10 Mar Port of Rotterdam must become the most sustainable
The port of Rotterdam must become the hydrogen hub of Europe. And the most sustainable in the world, according to Henri Bontenbal and Sven de Langen. It takes an enterprising government with courage.
The port of Rotterdam is one of the corks on which the Dutch economy runs. The figures are impressive: the port provides almost 400,000 jobs and added value to the Dutch economy of some 46 billion euros per year.
But there is a downside, because the port produces almost a fifth of all CO2 emissions. The ambition must be to make Rotterdam the most sustainable port in the world. For this, it is indispensable that we position Rotterdam as a hydrogen hub of Europe. When Statesman Thorbecke submitted the bill for the construction of the Nieuwe Waterweg to the House of Representatives in 1863, he wrote that the plan would be ‘a bold job’, ‘but a work that we have to risk’. He saw the Nieuwe Waterweg as ‘a funnel, allowing world trade to connect with half of Europe, with all the countries behind and next to us’.
Thorbecke was a visionary, because Rotterdam has indeed become the funnel through which world trade runs. But there is a lot of oil, coal and gas in between and we will have to get rid of that in the long term because of climate change. The port is therefore committed to making it more sustainable. Hydrogen can be one of the important ingredients for the green port of the future. First of all, hydrogen is needed to make the industry in the port itself more sustainable. But the hinterland also needs hydrogen. Becoming Europe’s hydrogen hub does not happen by itself. Like Thorbecke, an enterprising government is needed that dares to invest in the energy transition projects of the future. That is why icon projects that usher in this new phase must be started in the next cabinet period. The National Growth Fund can be used for financing. The realisation of hydrogen infrastructure in the port of Rotterdam could therefore be such an icon project. We should not immediately focus on only hydrogen from green electricity sources.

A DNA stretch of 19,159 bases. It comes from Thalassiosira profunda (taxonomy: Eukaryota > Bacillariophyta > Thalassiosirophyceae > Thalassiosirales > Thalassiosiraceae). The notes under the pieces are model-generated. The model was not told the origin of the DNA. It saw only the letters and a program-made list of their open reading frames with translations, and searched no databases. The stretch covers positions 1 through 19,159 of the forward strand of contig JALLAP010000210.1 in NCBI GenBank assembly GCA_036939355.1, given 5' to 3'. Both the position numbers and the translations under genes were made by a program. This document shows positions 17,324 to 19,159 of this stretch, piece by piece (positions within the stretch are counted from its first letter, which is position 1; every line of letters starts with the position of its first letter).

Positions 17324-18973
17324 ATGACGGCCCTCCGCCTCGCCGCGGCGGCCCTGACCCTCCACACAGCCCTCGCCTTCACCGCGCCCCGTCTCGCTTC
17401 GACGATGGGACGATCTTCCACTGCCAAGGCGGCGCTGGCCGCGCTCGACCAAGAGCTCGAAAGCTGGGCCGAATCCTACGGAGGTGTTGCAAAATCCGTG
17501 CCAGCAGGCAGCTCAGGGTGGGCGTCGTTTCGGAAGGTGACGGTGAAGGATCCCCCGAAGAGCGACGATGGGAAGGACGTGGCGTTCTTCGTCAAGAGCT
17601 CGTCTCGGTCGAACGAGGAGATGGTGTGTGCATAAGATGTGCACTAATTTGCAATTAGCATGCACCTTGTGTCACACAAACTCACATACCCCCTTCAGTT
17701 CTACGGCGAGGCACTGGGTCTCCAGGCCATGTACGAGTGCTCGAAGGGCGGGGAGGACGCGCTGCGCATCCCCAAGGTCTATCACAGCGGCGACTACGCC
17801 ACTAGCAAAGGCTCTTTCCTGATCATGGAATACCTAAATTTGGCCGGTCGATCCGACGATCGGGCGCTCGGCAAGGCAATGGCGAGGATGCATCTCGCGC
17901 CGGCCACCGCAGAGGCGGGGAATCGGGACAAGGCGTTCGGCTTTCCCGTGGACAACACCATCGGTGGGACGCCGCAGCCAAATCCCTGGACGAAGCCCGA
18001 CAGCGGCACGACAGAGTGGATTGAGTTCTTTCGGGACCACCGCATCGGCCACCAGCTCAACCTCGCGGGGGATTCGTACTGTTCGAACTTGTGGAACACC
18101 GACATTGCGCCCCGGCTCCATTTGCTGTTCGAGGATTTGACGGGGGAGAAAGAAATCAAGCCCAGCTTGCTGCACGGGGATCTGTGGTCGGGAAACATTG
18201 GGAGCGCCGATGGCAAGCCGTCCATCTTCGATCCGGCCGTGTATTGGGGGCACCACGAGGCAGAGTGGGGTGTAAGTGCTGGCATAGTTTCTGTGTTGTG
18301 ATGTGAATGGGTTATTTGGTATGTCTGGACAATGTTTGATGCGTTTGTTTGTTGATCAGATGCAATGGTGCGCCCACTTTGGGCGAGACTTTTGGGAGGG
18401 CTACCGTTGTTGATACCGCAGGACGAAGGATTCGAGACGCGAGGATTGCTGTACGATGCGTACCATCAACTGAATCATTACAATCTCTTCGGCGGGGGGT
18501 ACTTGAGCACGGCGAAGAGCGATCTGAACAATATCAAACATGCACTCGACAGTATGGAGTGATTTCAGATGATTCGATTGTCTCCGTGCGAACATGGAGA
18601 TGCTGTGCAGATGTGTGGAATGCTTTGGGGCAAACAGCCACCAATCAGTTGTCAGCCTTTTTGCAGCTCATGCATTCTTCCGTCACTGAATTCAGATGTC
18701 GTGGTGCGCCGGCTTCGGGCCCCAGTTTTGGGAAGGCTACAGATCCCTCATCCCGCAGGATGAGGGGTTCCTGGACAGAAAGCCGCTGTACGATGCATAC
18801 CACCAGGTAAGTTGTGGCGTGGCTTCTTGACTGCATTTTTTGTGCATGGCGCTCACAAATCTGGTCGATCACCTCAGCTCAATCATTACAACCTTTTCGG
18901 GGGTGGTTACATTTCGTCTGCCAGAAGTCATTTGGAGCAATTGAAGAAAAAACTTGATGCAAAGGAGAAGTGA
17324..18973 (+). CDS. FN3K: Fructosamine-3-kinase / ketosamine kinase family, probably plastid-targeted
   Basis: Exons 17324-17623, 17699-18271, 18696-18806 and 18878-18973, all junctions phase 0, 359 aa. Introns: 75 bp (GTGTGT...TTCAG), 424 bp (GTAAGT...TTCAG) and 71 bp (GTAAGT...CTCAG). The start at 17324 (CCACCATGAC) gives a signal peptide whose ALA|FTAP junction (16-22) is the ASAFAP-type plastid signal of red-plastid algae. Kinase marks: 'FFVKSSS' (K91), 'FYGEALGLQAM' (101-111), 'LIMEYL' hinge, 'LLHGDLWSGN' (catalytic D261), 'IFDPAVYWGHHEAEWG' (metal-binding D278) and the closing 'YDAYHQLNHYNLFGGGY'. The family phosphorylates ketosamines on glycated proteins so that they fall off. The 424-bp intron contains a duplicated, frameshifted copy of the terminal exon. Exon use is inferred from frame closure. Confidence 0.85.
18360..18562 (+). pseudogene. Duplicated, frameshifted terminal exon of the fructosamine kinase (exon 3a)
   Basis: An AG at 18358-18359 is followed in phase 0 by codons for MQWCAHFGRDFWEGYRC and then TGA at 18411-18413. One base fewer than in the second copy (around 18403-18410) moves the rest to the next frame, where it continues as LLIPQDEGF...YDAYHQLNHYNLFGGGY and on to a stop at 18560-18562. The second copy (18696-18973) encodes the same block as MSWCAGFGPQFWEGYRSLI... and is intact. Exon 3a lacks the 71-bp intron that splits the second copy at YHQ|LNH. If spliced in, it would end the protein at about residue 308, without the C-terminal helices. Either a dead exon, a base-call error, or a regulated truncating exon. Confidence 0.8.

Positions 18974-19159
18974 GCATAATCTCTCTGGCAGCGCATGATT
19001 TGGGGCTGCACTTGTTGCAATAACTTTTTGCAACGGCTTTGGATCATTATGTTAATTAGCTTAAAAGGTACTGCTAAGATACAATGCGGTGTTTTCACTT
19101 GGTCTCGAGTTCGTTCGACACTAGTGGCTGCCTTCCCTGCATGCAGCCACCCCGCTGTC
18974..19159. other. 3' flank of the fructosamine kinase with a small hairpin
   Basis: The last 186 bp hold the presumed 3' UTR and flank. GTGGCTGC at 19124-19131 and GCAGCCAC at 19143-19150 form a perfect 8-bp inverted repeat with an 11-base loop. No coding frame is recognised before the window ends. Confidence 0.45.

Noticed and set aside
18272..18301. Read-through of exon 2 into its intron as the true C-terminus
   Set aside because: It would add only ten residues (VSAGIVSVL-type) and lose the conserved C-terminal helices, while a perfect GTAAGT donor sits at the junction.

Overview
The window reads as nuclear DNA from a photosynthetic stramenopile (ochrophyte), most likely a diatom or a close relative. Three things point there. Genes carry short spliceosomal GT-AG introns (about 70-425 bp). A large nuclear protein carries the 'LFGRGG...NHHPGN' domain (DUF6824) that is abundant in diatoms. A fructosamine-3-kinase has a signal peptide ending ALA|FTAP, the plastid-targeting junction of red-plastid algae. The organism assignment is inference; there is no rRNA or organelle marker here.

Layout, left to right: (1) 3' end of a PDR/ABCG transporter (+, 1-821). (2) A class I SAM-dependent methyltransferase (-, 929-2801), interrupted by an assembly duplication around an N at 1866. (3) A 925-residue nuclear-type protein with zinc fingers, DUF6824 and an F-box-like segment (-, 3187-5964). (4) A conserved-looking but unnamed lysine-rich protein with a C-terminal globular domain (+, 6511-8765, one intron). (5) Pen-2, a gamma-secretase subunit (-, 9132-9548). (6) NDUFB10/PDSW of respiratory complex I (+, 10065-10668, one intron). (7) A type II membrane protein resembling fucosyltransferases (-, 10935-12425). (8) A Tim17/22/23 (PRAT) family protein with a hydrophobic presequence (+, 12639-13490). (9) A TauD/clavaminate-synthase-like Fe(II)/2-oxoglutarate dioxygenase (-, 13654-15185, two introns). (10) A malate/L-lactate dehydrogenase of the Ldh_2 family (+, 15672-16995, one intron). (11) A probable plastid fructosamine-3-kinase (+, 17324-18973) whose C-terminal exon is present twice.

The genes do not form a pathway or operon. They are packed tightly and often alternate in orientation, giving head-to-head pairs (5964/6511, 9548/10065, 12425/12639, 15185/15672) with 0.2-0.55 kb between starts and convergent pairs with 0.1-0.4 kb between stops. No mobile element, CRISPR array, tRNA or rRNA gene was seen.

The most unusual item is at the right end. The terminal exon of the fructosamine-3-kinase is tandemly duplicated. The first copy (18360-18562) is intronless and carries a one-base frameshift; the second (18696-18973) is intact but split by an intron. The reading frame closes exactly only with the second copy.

Switching too quickly to green hydrogen can even lead to additional CO2 emissions, and we prefer not to. Only when there is plenty of cheap green electricity, it makes sense to make green hydrogen. Until then, it is wise to mainly get started with blue hydrogen. This requires that hydrogen is made from natural gas and the released CO2 is collected and stored under the North Sea.
It also means investing in the hydrogen pipelines to the hinterland, such as to the Chemelot industrial area in Limburg and to Germany. In this way, we can make Rotterdam the hydrogen hub of Europe, a hub in an international hydrogen market. But for that we need guts and an enterprising government.
Henri Bontenbal is a candidate mp for the CDA and energy strategist. Sven de Langen is alderman in Rotterdam.